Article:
My daughter loves to poke around in the wet weather creek that runs under our driveway, and on a recent trip to the mailbox, I found myself waiting for her with my son in his stroller. I let her get her fill of the microcosm that any body of water, even a drying one, presents.
Her shrill “Mom!” brought me over to the edge of the culvert, and I saw, near a rock she’d overturned, a small lizard. I jumped down into the creek bed with her and quickly realized this was no reptile but a tiny salamander, its skin glowing the color of a ripe lemon and lined with dark dashes. Its tiny, suction cup fingers clung to moist dirt, and its tiny turtle eyes seemed to look furtively around for predators. We had effectively eliminated its hiding place by pulling the rock away. I knew its skin needed to stay hydrated, so we did the best we could, depositing it in a muddy hole in the creek bank before moving on.
I set about Googling later and came up with a pretty similar likeness labeled “Chamberlain’s dwarf salamander.” Research on the species revealed an article on The Wildlife Society’s website, wildlife.org, quoting one Dr. Sean Graham, a Texas-based herpetologist, as having scoured North Georgia in vain for the species several years ago. Delighted to have solved Graham’s mystery with my single stab at herpetology, I tracked down his email and sent him an excited message to that effect. He promptly responded that this was still an open investigation, given the fact that I had found not a Chamberlain’s but “a very young, recently metamorphosed longtail salamander, Eurycea longicauda.”
He assured me that this salamander is still “very cool,” and he graciously agreed to discuss all salamanders in North Georgia in a phone interview. As we began our conversation, Graham told me he teaches at Sul Ross State University, located in a part of Texas he describes as similar to the setting of “No Country for Old Men.” However, he’s familiar with my part of Northwest Georgia because, as a Jonesboro, Georgia, native himself, he’s spent years trawling the state for salamanders.
I was surprised to hear him describe the Southern Appalachians as the world center for diversity in these creatures.
“You can see 16 species in several hours,” he said.
He did add that they’re a little harder to find outside the Great Smoky Mountains, but nevertheless, they’re still numerous where I live.
“Well then, why was this little yellow guy (or girl) such an unusual find for us?” I asked.
Graham explained that we’re not seeing salamanders every time we turn a rock over in a creek because they’re usually out at night.
“They don’t just come out in broad daylight like a lizard. I can guarantee if you went to the Pocket with a flashlight, you would see a ton,” he said, referencing the Pocket Recreation Area, the low-lying area between Mill and Horn mountains near my home.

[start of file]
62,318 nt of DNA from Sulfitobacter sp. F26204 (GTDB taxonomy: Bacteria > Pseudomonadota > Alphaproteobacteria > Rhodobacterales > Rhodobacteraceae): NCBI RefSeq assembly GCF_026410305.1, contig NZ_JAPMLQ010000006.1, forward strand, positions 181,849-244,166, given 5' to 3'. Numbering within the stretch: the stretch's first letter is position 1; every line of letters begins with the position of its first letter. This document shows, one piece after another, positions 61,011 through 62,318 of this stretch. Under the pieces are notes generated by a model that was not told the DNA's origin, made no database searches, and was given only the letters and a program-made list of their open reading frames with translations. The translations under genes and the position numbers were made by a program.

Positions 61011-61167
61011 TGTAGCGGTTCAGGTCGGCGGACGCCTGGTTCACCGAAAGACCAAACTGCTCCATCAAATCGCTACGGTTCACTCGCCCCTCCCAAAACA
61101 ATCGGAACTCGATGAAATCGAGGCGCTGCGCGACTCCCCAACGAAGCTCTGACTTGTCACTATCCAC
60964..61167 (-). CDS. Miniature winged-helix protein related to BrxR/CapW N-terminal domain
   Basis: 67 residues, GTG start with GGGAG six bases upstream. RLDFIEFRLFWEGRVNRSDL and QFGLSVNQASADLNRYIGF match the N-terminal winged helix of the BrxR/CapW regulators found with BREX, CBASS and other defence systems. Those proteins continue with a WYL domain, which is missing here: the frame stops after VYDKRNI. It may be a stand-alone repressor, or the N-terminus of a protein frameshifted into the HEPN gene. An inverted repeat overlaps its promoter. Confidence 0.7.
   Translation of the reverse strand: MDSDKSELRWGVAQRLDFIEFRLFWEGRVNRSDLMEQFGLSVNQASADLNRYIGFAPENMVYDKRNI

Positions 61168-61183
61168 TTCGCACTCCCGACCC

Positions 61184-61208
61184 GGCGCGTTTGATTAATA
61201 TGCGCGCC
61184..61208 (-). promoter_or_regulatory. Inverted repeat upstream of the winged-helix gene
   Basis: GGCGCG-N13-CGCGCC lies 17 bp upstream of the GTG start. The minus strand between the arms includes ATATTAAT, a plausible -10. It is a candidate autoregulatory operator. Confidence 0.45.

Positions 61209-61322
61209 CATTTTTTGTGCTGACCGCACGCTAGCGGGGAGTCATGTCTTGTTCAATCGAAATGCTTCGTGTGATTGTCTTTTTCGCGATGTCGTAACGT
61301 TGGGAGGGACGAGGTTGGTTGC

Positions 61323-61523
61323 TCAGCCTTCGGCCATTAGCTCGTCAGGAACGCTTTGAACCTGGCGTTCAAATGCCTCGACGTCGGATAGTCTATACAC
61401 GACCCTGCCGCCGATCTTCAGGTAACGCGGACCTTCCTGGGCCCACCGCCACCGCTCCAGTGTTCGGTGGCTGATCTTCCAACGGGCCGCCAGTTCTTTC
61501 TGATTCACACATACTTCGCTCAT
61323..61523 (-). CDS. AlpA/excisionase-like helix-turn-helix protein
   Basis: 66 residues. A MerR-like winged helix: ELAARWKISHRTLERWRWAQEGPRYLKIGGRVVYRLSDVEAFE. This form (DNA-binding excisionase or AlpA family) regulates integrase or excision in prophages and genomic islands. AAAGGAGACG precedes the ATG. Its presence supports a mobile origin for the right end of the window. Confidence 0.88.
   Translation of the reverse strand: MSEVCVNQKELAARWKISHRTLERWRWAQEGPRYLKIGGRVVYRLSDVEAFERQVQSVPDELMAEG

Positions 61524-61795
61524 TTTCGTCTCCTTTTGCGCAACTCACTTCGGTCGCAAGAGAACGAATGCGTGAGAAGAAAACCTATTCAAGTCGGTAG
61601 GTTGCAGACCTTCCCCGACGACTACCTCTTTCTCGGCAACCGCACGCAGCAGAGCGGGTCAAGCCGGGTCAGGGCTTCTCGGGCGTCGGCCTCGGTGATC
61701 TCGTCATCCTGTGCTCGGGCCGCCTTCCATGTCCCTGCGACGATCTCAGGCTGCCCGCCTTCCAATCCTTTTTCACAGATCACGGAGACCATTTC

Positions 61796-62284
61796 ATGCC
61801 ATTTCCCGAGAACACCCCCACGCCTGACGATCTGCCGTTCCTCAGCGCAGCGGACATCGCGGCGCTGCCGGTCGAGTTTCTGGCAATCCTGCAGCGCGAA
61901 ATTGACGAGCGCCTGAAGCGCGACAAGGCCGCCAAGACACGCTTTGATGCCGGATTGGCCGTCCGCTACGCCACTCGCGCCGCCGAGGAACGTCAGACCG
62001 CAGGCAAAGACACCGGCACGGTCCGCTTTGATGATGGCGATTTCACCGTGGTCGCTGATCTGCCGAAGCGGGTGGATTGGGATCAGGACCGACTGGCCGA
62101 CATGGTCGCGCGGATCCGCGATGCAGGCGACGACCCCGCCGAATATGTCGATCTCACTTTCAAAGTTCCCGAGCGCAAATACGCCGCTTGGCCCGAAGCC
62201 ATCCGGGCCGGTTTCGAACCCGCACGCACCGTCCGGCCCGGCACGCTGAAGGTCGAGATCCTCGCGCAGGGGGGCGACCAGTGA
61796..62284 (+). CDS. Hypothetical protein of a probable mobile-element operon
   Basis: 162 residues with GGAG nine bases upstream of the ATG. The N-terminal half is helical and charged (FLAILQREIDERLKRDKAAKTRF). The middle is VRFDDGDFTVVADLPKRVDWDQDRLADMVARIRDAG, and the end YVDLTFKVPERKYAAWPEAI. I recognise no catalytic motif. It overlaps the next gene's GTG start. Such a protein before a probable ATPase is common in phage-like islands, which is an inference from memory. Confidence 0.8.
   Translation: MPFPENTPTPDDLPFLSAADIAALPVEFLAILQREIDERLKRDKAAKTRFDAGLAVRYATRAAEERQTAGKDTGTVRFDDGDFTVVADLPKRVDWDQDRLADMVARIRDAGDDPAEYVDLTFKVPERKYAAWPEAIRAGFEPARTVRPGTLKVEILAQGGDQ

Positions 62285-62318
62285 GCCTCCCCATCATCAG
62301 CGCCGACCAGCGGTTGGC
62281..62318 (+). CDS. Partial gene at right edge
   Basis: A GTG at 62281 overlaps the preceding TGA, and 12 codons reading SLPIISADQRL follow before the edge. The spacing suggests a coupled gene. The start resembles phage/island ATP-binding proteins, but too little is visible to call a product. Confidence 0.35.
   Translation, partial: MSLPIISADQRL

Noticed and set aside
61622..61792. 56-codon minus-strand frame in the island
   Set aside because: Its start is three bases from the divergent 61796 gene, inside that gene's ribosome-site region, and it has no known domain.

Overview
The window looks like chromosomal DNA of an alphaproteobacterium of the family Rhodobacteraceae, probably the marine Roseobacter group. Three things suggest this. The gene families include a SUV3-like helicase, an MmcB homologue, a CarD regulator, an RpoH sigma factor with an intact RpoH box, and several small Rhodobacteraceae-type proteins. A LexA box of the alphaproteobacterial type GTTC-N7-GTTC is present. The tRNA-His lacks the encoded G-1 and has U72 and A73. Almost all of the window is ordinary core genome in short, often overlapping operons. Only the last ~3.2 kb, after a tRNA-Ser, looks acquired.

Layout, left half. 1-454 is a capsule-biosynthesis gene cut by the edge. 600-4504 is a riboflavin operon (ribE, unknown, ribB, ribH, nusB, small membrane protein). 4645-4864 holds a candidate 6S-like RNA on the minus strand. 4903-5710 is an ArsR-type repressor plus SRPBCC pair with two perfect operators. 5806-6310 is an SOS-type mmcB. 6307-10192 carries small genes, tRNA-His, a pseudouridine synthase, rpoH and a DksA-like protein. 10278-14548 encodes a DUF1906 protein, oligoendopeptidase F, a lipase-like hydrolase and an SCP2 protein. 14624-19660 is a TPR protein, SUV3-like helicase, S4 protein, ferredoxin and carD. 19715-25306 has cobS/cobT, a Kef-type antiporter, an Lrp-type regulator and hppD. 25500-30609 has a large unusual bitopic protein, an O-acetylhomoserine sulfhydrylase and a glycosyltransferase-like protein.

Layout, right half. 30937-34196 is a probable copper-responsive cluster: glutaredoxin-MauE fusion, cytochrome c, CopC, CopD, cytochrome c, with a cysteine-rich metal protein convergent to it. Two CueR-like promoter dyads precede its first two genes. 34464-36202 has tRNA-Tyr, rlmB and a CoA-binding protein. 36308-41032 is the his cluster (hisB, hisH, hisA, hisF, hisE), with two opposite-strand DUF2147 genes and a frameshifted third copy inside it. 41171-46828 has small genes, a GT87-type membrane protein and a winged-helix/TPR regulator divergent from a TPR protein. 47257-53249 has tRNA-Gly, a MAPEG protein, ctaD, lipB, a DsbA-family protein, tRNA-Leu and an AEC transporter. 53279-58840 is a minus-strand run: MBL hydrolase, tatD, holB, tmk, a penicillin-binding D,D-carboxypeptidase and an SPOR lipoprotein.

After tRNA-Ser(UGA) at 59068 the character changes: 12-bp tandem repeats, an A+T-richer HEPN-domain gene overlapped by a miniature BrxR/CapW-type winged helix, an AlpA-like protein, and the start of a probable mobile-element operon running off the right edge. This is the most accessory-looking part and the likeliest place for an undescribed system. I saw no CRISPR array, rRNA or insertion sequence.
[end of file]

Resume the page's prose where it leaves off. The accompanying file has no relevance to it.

Salamanders, he explained like rich, forested environments. Many species lay eggs in water with a larval stage individual that has “big, bushy gills.” Those that skip the larval stage for direct development lay eggs on land in mossy places.
Our young longtail, he explained, was a stream breeder. This species lays eggs during winter under rocks in wet areas, and the females stay with the eggs. Other popular salamander species in Northwest Georgia include two-lined, spotted (jet black with yellow dots) and marbled.
I asked Graham how landowners could be friendly to these little amphibians, and he stressed not eliminating their habitats. He explained that a lot of the water breeding species live in ephemeral wetlands, which the Environmental Protection Agency defines on nepis.epa.gov as low-lying places that hold water during only part of the year, typically spring and summer. The EPA says these wetlands do not contain fish, which like to eat salamanders. Graham’s advice to land owners includes refraining from stocking these areas with fish.
I looked at the photos on the site and realized that the area on the lower half of my property often looks similar to the pictured swampy places during these times of year. The stream we found our salamander in flows toward these areas.
I can see how property owners might be tempted to drain ephemeral wetlands because it’s impossible to use them for anything when they’re filled with water. Graham cautioned property owners against eliminating these habitats and to think more toward conservation.
“Be nice to your ephemeral wetlands,” he said. “Be happy that you have them.”
I have to say that I see these swampy areas differently now that I’ve learned more about their inhabitants. I also enjoyed talking with Graham. His descriptions of tromping through the unwelcoming tangle that is the North Georgia woods, eyes peeled for amphibious life, had me nodding and chuckling simultaneously. This interview was certainly not his first attempt at making herpetology approachable for the layman, and he said his book, “American Snakes,” is written with a large audience in mind, so I encourage you to check it out.
In the meantime, if you’re lucky enough to run across a salamander in the daytime, I hope you’ll enjoy the experience as much as we did.